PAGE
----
The Met's exhibit examines Christian Byzantium and Islam as they first came into contact in the Middle East in the seventh to ninth centuries. This ivory carving is from what is known as the Grado Chair, a Christian artifact from the Eastern Mediterranean or Egypt in the seventh to eighth century.
Credit Reunion des Musees Nationaux/Art Resource, NY / The Metropolitan Museum of Art
The yearlong tumult of the Arab Spring has reached all the way to the Metropolitan Museum of Art in New York.
A stunning and timely new show, "Byzantium and Islam: Age of Transition," covers exactly the places caught up in modern day revolts, and many of the developments from more than a millennium ago are closely linked to the events of today.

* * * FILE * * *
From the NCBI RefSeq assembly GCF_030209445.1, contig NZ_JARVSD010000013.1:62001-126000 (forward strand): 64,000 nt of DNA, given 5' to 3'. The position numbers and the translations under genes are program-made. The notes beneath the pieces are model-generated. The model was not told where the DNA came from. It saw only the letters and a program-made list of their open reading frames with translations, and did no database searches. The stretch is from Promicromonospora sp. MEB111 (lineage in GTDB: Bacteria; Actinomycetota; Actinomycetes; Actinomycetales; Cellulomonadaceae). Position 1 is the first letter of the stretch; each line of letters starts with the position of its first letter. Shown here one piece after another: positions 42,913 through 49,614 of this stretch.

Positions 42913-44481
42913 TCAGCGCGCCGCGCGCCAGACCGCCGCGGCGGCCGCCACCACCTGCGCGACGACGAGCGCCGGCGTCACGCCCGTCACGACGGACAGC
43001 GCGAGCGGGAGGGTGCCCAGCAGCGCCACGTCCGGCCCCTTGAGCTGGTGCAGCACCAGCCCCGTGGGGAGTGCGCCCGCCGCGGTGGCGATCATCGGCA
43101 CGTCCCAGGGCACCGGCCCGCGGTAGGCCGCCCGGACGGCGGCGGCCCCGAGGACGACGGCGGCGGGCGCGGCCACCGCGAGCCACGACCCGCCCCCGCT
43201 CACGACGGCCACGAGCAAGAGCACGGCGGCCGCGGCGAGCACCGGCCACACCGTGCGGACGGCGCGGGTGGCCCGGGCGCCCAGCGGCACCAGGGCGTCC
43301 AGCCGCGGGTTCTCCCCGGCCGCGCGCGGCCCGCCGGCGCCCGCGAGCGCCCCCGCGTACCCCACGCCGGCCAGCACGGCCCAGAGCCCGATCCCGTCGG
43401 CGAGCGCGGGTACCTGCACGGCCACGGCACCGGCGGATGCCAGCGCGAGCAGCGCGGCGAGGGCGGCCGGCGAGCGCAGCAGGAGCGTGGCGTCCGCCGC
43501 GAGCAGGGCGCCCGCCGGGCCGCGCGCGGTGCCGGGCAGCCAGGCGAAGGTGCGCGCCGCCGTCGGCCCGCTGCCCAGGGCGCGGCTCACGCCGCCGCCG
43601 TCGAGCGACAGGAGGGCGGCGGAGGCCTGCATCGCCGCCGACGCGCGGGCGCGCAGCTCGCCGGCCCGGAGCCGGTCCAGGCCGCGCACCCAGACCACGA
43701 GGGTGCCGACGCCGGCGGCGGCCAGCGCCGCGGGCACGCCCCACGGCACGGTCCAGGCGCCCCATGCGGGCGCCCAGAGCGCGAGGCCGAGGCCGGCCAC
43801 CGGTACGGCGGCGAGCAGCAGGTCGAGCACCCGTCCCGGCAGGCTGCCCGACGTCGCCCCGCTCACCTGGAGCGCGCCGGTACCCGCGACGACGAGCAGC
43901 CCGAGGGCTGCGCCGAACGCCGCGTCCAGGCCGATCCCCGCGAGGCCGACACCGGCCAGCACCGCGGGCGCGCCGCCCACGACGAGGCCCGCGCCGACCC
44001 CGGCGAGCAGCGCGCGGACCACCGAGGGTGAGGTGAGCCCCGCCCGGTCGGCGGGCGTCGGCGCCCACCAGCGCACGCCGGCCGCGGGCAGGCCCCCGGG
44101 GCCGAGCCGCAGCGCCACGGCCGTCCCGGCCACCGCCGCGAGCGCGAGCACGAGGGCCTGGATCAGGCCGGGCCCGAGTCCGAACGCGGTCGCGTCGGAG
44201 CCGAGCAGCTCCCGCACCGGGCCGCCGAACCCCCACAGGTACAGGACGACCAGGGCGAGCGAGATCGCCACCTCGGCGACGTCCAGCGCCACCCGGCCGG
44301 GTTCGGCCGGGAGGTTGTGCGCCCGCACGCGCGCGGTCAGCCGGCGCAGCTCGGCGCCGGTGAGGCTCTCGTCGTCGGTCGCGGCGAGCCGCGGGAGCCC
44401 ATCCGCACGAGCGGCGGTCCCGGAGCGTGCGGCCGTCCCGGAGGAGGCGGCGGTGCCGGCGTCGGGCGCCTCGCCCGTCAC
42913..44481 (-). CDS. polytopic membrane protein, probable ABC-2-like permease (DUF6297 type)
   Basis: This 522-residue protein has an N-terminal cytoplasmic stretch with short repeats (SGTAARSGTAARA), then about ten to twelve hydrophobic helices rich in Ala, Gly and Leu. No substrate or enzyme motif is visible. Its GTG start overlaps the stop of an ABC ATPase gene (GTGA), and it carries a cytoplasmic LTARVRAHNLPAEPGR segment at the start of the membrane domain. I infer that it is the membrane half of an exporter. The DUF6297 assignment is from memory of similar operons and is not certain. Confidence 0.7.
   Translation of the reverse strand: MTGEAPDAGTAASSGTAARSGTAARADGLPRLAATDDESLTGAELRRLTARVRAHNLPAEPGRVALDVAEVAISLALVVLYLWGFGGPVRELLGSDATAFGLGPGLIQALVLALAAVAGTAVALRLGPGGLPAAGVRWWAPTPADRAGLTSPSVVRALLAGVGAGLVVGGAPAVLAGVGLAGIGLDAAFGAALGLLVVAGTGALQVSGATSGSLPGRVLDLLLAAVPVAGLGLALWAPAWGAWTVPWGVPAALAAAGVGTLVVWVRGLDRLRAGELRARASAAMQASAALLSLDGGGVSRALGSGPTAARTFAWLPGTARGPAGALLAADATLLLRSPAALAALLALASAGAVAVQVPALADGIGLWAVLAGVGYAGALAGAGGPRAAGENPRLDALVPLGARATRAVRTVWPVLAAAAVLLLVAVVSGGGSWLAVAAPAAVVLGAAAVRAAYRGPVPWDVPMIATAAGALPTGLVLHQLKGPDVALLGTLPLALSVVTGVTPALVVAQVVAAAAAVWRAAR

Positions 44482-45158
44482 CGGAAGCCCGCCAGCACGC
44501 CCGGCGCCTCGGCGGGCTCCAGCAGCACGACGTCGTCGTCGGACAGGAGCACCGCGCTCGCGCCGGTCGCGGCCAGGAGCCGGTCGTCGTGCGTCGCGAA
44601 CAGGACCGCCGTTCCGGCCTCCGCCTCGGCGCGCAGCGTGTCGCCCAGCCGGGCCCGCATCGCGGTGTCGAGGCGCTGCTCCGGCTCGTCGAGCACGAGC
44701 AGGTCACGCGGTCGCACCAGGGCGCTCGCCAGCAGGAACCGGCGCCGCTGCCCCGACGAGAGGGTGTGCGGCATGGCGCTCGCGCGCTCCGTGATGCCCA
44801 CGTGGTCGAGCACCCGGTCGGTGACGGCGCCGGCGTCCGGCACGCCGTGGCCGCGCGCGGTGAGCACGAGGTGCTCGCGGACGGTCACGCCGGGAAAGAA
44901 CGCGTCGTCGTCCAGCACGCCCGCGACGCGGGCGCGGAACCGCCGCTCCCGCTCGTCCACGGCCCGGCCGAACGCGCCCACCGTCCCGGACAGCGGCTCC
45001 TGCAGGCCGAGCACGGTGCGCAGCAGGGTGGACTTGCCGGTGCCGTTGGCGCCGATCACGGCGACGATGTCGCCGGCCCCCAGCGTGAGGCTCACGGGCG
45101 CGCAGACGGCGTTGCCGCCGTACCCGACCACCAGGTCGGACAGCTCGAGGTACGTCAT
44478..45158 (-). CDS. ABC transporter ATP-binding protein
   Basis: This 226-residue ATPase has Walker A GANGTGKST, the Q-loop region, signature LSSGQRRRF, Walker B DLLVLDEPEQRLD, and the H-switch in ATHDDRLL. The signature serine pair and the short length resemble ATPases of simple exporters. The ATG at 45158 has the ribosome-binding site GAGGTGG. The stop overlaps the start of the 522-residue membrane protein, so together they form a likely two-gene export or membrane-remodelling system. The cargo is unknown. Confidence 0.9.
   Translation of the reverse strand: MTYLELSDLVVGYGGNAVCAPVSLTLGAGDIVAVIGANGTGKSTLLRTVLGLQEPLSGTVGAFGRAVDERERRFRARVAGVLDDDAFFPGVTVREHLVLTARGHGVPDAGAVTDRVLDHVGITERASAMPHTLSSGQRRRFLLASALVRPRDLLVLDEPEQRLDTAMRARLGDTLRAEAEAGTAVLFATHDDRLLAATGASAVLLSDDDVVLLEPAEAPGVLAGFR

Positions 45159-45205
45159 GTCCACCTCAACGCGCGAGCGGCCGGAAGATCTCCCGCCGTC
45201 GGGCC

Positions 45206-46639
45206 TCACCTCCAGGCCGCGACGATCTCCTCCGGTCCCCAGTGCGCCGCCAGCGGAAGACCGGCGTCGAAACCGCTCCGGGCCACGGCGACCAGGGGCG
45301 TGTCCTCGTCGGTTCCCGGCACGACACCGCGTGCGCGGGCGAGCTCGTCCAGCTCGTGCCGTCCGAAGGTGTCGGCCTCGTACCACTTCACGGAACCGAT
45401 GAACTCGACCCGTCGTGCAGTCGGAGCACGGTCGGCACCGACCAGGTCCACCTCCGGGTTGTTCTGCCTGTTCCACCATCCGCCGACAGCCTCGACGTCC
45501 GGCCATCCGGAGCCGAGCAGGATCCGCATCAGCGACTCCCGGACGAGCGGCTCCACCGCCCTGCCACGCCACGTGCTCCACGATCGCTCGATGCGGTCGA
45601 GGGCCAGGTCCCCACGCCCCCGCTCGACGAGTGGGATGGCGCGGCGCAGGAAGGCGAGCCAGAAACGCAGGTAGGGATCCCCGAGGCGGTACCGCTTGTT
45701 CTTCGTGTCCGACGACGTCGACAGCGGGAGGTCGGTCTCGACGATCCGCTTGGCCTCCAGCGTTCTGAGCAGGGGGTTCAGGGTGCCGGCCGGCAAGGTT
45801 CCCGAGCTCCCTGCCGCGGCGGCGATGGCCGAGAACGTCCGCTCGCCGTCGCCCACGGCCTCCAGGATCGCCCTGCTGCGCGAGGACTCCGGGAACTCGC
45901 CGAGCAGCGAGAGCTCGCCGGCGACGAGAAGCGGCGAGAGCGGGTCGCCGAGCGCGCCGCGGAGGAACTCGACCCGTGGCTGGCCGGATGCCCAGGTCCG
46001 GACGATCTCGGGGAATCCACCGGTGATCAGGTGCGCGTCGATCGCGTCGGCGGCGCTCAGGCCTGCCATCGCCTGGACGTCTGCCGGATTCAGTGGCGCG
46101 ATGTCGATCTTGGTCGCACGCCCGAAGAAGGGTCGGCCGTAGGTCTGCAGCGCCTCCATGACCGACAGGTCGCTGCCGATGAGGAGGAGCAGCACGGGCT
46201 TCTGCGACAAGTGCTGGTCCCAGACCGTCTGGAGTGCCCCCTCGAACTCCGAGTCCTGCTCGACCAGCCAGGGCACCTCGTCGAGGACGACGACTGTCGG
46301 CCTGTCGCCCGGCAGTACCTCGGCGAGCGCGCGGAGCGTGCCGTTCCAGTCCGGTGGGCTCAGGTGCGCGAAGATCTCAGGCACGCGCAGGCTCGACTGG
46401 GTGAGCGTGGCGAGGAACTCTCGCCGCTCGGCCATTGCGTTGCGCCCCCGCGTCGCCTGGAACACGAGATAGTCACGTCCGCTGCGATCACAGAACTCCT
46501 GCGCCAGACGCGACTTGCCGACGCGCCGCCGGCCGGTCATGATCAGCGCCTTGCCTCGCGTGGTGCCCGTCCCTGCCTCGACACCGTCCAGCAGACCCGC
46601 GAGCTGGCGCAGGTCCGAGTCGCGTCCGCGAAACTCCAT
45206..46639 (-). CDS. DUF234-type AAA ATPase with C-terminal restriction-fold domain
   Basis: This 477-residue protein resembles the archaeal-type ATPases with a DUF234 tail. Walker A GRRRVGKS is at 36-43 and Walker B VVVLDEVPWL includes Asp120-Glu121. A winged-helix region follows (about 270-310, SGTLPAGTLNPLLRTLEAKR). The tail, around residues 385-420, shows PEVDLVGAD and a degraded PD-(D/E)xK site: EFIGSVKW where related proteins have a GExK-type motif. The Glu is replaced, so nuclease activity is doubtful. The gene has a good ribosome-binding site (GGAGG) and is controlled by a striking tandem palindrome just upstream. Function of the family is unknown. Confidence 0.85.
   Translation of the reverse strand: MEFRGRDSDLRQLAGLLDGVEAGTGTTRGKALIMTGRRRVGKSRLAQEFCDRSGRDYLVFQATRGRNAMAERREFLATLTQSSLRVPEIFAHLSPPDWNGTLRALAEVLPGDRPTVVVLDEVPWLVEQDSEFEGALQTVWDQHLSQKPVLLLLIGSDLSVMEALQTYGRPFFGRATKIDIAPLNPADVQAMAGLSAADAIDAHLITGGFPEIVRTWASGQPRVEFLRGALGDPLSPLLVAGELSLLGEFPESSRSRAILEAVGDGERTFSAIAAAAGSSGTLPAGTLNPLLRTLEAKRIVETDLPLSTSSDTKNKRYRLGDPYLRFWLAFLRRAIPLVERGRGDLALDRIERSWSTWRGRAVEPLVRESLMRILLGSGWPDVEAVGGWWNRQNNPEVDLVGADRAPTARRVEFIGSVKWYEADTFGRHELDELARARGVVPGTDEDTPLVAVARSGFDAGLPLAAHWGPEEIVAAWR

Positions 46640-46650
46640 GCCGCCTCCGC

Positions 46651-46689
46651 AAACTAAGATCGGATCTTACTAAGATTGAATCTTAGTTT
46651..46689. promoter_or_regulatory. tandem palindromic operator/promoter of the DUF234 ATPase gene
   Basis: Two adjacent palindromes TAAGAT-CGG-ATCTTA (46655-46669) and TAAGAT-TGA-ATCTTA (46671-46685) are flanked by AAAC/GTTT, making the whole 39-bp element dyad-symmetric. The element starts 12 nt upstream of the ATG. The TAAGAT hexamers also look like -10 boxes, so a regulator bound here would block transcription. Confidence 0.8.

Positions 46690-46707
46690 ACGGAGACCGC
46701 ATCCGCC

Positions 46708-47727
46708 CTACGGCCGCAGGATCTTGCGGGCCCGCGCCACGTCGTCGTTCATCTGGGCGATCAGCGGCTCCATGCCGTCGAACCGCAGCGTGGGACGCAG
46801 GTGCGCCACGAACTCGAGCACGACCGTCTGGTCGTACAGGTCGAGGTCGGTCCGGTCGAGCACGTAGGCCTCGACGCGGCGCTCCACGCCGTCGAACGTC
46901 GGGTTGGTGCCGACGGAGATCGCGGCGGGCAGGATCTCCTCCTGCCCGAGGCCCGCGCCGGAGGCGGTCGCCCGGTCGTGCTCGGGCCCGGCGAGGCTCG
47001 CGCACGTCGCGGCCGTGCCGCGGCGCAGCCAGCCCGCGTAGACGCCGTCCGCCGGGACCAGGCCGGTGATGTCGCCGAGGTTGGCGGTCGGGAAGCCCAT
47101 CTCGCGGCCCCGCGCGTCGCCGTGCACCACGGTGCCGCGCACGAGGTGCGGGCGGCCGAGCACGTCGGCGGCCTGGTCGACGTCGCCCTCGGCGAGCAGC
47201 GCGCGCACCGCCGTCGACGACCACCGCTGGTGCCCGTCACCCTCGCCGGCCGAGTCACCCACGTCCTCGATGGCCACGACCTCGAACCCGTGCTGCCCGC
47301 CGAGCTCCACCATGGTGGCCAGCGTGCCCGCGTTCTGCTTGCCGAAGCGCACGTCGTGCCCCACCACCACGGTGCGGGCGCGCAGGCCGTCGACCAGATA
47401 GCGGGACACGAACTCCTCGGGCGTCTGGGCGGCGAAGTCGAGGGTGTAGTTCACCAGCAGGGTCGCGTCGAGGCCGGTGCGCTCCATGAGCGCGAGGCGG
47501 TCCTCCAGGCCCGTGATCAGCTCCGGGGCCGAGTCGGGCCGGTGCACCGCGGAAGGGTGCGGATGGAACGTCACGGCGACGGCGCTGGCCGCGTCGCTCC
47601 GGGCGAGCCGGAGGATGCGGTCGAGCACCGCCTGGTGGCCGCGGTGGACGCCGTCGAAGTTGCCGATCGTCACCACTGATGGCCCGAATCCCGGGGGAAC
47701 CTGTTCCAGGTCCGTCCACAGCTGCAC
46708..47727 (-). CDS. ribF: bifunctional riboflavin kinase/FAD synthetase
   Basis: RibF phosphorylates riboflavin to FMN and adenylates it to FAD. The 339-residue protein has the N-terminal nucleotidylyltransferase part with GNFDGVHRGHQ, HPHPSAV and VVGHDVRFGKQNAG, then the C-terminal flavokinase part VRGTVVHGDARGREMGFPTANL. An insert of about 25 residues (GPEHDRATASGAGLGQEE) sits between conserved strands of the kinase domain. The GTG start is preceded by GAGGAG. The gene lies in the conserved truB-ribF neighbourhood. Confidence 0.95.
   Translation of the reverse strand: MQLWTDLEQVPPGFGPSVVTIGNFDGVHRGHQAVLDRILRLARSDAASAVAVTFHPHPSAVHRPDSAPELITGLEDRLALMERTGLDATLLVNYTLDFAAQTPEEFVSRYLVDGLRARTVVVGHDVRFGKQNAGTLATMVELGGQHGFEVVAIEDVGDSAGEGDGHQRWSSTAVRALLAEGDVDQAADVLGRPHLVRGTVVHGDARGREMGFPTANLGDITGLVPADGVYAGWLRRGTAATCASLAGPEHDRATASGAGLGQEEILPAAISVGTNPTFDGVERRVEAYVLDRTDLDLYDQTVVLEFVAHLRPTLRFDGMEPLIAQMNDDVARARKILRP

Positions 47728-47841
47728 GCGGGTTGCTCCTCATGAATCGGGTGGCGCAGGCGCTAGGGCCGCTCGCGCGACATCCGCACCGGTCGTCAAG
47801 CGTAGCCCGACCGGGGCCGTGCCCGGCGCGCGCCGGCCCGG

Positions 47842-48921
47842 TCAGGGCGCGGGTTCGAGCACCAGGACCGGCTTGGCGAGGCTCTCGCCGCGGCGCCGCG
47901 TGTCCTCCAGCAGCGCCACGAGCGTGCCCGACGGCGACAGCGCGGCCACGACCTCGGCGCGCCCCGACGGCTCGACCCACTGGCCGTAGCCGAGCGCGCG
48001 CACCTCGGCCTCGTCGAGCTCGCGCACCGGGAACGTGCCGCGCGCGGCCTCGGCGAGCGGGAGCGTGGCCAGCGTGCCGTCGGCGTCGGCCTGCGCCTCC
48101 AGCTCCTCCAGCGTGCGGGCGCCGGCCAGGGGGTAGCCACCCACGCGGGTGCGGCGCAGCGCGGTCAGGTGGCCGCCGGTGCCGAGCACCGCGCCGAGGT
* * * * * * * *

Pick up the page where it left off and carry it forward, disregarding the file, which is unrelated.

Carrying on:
A new batch of performers will be inducted into the Rock and Roll Hall of Fame later this month. In the weeks leading up to the induction ceremonies, Morning Edition is visiting the cities that gave birth to the inductees.
A dairy farmer drives some of his Holstein cows out to pasture in the Madison County, N.Y. town of Lenox.
Credit Jim Commentucci / The Post-Standard /Landov
What's plentiful in upstate New York? Cows and prison inmates, to name a few things.
Reformists in the two communities don't make natural allies, but organizer Lauren Melodia is trying to do just that.
"I was living in this prison town, and at the same time, the dairy industry was in a lot of turmoil," Melodia tells The Salt. "We thought this [dairy] might be the perfect ally in trying to build a different economy in upstate New York, and shift some of the economic dependency away from the prison system."